Japan yesterday confirmed it will issue a visa to former president Lee Teng-hui (
Chinese envoy to Japan Cheng Yonghua (程永華) invited reporters to the Chinese embassy in Tokyo yesterday and told them that Beijing hoped the Japanese government would reverse the decision.
Lee may seek the support of Japanese politicians and businessmen for his Taiwanese independence agenda during his stay in Japan, the Central News Agency (CNA) quoted Cheng as saying.
"The Japanese government's decision to issue a visa to Lee will definitely have a negative impact on Japan-China relations ... Beijing may consider acts of retaliation depending on how Japan responds to its request," Cheng said.
Japanese Chief Cabinet Secretary Hiroyuki Hosoda told reporters that the Japanese government would not change its decision.
"We plan to issue a visa as scheduled," he said, without saying when.
Hosoda urged the media not to follow Lee and report on his trip, as his journey was private with no political intentions.
Tokyo had announced its decision to issue a visa to Lee last Thursday, which would allow him to travel to Japan at the end of this month. Lee filed his visa application at the Japan Interchange Association in Taipei the day after the announcement.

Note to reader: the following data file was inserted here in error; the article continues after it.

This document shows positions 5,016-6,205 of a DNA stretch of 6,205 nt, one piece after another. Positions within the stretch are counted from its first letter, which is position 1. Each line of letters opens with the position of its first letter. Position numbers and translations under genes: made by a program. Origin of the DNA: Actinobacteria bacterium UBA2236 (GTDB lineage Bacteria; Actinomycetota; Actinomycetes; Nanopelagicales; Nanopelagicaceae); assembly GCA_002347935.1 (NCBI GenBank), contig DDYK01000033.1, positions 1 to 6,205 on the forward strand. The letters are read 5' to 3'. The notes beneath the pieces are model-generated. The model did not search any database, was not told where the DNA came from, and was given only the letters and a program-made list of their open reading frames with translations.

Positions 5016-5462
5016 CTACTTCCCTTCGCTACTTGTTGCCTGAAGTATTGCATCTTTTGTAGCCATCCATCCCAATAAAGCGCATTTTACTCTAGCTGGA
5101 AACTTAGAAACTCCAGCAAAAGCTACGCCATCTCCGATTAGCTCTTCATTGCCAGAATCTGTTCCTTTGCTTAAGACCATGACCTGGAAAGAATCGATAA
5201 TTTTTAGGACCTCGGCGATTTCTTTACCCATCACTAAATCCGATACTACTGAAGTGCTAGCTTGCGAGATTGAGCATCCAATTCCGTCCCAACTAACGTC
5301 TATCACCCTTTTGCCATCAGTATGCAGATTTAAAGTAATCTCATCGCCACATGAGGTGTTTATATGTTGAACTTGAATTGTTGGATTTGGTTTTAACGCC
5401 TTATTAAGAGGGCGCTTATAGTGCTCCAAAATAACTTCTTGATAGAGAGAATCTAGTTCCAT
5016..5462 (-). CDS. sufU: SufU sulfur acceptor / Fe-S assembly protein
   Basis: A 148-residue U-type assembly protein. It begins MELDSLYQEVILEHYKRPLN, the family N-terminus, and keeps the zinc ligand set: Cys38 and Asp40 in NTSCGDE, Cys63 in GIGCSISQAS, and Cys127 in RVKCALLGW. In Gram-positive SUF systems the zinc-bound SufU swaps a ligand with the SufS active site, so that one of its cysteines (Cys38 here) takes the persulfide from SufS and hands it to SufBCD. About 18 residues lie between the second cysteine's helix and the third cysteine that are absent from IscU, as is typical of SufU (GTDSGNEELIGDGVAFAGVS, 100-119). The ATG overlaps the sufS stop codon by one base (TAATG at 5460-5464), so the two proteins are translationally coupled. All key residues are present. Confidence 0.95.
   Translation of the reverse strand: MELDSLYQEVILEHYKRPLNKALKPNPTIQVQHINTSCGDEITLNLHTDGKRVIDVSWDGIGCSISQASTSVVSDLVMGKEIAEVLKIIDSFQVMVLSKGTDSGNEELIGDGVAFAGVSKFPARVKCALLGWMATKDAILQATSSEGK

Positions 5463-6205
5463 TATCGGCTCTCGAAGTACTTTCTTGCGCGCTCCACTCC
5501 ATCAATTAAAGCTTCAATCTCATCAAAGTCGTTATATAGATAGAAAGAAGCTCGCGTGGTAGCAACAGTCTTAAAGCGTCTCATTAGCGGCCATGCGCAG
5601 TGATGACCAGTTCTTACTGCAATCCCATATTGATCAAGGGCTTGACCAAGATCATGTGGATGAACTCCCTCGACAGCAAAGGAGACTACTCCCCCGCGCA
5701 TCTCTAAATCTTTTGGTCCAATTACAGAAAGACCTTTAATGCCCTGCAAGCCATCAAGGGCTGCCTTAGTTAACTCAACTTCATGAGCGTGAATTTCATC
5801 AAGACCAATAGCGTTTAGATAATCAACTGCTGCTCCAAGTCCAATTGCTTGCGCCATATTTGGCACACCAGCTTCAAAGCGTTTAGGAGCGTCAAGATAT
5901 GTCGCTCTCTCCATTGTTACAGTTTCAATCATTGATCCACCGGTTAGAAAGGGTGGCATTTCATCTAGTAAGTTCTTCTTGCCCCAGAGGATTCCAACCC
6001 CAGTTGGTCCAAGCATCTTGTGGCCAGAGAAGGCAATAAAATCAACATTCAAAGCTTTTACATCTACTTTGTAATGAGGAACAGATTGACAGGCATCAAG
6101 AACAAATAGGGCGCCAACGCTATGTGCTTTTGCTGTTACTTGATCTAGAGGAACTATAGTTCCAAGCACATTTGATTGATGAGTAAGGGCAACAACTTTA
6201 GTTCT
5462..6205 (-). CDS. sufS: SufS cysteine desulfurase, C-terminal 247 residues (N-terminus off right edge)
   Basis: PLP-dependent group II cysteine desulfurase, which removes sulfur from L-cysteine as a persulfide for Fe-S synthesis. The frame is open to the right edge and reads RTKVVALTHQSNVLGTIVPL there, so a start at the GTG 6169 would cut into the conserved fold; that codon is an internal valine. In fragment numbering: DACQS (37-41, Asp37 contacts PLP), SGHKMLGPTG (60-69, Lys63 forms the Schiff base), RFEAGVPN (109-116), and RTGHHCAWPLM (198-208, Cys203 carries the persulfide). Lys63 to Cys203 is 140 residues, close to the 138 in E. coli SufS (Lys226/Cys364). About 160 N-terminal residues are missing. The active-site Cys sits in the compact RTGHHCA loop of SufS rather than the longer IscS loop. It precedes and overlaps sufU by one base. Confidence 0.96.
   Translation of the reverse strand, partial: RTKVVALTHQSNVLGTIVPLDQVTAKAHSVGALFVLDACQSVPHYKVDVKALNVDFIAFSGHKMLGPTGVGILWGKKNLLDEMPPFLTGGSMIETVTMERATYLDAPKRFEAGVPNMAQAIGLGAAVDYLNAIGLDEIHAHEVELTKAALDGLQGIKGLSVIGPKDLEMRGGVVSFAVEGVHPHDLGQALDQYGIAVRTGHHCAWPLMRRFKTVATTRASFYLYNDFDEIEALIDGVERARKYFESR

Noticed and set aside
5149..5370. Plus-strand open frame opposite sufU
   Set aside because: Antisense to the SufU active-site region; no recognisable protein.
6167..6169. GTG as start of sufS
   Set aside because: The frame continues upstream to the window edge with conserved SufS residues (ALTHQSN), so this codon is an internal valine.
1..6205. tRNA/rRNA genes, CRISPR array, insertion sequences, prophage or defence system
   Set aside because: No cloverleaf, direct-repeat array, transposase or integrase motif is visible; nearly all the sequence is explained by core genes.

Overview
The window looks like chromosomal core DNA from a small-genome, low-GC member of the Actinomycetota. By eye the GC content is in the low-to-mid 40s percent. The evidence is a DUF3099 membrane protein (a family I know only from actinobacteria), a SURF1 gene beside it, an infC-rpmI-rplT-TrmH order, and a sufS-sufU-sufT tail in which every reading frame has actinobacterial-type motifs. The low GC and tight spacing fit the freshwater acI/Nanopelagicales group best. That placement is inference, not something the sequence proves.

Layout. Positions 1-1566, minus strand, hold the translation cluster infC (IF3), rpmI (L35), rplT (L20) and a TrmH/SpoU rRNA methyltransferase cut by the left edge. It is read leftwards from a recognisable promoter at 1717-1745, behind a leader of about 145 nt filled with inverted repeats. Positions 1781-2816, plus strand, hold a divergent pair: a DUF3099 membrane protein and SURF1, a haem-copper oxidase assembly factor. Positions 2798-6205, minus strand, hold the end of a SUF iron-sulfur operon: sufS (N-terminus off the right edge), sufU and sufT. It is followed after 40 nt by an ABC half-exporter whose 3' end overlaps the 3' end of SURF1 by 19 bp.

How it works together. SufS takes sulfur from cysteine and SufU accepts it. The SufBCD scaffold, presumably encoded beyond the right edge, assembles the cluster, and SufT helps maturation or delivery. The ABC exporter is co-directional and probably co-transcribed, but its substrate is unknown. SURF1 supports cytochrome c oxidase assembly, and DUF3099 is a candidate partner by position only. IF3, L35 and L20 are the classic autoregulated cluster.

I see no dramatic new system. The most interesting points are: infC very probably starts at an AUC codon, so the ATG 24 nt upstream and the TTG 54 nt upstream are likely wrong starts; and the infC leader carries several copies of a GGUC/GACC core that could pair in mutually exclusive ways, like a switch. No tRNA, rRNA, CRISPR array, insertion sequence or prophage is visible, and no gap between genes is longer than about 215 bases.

A spokesman for the association said in an interview yesterday that it had not yet issued a visa to Lee.
"We haven't received any instructions from our foreign ministry," he said.
The spokesman declined to answer when the visa might be issued and said he was not clear about China's warning.
"This question should be addressed to our foreign ministry in Tokyo," he said.
"Lee's trip to Japan, if successfully made, will mark an important step in the normalization of Taiwan-Japan relations," World United Formosans for Independence chairman Ng Chiau-tong (黃昭堂) said after Lee filed the application.
CNA quoted a close friend of Lee as saying that Lee will take his wife Tseng Wen-hui (曾文惠), granddaughter Lee Kun-yi (李坤儀) and daughter-in-law Chang Yue-yun (張月雲) with him.
Taiwan Solidarity Union (TSU) officials said the trip was a gauge of Taiwan-Japan relations.
Tokyo granted Lee a visa on "humanitarian grounds" in 2001 so he could receive medical treatment. This time, however, Tokyo had loosened its position and decided to allow Lee to visit for tourism purpose, the TSU officials said.
"No wonder China reacted so strongly," they added.
The agency quoted sources in Japan as saying that Lee will arrive in that country next Monday and stay for one week.